FORT KENT, Maine — One of the major goals of Wesget Sipu Inc., a nonprofit organization in the St. John Valley, is to preserve the cultural traditions of the Micmac and Maliseet tribes.
The possibility of reaching that goal may be a little greater because the organization has received a $572,746 grant, Wesget Sipu program manager Marie Danielle Leblanc said Tuesday.
Wesget Sipu is a Micmac term that translates to “Fish River People,” according to the organization’s Web site. The organization is a group of families, mostly living in the St. John Valley, that follows the cultural traditions of their Maliseet and Micmac heritage.
Wesget Sipu, established in 1998, just received the first installment of the grant, which will be distributed over three years. The grant was awarded by the Administration for Native Americans’ Social Economic Development Strategies program, which falls under the umbrella of the U.S. Department of Health and Human Services’ Administration for Children and Families division.
Leblanc said the money will help finance a project called “The Preservation of the Ancestral and Cultural Heritage of the Maliseet and Micmac People known as the Wesget Sipu of the St. John Valley, Maine.”
“This project is being put on by our organization and it has three major objectives,” she said Tuesday. “Our first goal is to trace the genealogies of at least 75 percent of the families who make up the Wesget Sipu tribe. We are going to use what we find during our research to create an electronic database for all tribal members that will help them create their family trees.”
Leblanc said researchers will travel to locations throughout the region, including Nova Scotia, New Brunswick and Quebec, which is where their ancestors originated. While there, researchers plan to interview tribal elders and visit different archives in those regions to help trace their ancestry.
“As we travel, we will accomplish the second part of our project,” she said. “We want to collect 6,000 articles, maps, pictures, letters, pottery and other pieces related to our ancestral heritage. We have formed a partnership with the Acadian Archives at the University of Maine at Fort Kent in order to preserve these articles as part of our history.”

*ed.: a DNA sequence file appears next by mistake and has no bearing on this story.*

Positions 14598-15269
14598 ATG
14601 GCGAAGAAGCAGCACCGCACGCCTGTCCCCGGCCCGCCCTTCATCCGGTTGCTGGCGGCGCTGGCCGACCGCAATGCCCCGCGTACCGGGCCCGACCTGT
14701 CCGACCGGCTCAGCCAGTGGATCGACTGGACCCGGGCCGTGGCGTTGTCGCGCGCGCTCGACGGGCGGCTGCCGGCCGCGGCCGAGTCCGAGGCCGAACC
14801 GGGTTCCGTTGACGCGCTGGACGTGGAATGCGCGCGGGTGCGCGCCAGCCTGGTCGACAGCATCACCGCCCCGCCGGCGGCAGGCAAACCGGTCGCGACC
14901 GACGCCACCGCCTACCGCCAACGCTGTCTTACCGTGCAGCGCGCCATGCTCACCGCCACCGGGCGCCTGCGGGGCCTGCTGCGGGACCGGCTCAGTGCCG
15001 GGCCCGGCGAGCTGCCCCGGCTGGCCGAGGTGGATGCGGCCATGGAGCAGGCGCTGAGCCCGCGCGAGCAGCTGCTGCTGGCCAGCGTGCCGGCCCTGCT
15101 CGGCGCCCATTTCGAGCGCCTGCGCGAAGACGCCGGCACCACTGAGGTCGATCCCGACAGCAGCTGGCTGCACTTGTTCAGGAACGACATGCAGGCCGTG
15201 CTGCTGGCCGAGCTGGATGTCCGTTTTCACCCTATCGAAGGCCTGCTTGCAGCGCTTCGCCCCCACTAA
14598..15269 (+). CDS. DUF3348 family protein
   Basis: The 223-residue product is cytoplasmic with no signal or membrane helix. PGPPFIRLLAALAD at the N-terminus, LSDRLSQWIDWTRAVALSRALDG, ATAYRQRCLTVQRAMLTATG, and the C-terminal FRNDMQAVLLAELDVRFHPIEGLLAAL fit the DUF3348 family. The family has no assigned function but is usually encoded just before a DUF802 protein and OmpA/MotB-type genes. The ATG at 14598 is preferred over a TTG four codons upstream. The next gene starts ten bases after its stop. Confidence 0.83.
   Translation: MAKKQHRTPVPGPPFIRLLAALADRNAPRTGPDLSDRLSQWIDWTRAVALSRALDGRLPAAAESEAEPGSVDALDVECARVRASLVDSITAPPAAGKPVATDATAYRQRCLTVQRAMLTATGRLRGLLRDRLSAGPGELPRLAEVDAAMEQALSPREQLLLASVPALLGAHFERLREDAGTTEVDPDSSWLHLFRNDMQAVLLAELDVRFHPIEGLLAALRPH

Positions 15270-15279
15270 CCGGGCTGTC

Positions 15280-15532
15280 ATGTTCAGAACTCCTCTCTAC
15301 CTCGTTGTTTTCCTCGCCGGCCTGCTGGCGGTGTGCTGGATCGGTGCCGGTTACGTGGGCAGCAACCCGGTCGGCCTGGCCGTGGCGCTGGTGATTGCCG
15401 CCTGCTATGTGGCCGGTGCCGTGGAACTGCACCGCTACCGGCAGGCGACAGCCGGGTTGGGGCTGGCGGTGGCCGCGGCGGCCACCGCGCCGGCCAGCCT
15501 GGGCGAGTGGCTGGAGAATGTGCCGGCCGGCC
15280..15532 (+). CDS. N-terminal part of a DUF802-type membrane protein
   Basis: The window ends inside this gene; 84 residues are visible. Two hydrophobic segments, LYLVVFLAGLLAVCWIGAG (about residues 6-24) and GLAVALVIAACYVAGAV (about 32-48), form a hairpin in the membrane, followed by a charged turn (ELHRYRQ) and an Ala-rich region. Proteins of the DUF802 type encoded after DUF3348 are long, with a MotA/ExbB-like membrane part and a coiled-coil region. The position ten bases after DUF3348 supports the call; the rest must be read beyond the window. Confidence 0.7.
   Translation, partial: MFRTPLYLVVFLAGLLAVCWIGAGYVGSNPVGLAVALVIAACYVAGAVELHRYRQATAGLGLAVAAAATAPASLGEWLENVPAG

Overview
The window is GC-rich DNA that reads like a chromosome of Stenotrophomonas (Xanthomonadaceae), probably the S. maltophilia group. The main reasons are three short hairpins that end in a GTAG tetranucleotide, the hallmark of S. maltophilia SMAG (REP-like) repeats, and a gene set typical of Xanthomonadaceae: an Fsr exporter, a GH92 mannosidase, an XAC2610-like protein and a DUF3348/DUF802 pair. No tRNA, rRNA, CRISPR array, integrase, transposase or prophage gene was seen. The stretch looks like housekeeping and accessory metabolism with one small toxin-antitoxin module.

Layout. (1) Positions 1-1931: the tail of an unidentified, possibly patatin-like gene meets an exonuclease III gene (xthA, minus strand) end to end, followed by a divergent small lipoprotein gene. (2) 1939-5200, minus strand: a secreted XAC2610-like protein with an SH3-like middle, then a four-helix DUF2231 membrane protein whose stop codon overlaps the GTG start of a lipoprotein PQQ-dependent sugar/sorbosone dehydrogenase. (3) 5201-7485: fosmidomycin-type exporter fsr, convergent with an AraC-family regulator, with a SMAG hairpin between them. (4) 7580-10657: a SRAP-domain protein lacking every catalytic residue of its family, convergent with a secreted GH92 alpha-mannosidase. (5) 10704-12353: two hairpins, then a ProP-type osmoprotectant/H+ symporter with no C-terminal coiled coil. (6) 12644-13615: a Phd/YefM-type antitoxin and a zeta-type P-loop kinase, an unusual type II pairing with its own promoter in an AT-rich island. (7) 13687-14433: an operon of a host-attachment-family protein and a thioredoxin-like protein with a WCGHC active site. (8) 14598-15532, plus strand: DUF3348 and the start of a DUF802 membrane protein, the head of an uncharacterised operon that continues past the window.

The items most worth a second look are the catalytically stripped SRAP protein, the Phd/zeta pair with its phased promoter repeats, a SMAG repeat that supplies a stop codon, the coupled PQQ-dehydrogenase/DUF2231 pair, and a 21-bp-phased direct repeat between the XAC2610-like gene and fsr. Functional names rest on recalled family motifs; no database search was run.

The third goal is to pass along that history to the next generation.
“It is so important to us to pass on the traditions of our culture to our youth, and the grant is really going to be very important in helping us do that,” Leblanc said. “We have already started engaging our elders in an effort to pass on what they know to our young people.”
As part of that initiative, Leblanc said, tribal elders will teach youths traditional activities such as making snowshoes, drumming, dancing, basketry, hunting, fishing and medicinal uses of plants.
“Our elders are going to be volunteering their time to pass on these traditions to our children,” she said. “We have already started doing basketry, and our youth are being shown how to find black ash trees, make the strips, and weave the strips into baskets. This month, our elders will be teaching about plant medicines.”
Leblanc said that such events will help “stimulate our youth to be interested in their traditions.”
“We really believe that young people suffer from a lack of identity when they are not exposed to their heritage,” she said. “That can lead to a number of problems, and those are problems that we want to combat. We do not want people to lose interest in their heritage.”
Leblanc said that all activities are open to tribal members and the general community.
“Our hope is that this project will instill pride and a sense of identity for the community and to our Native American people,” she said.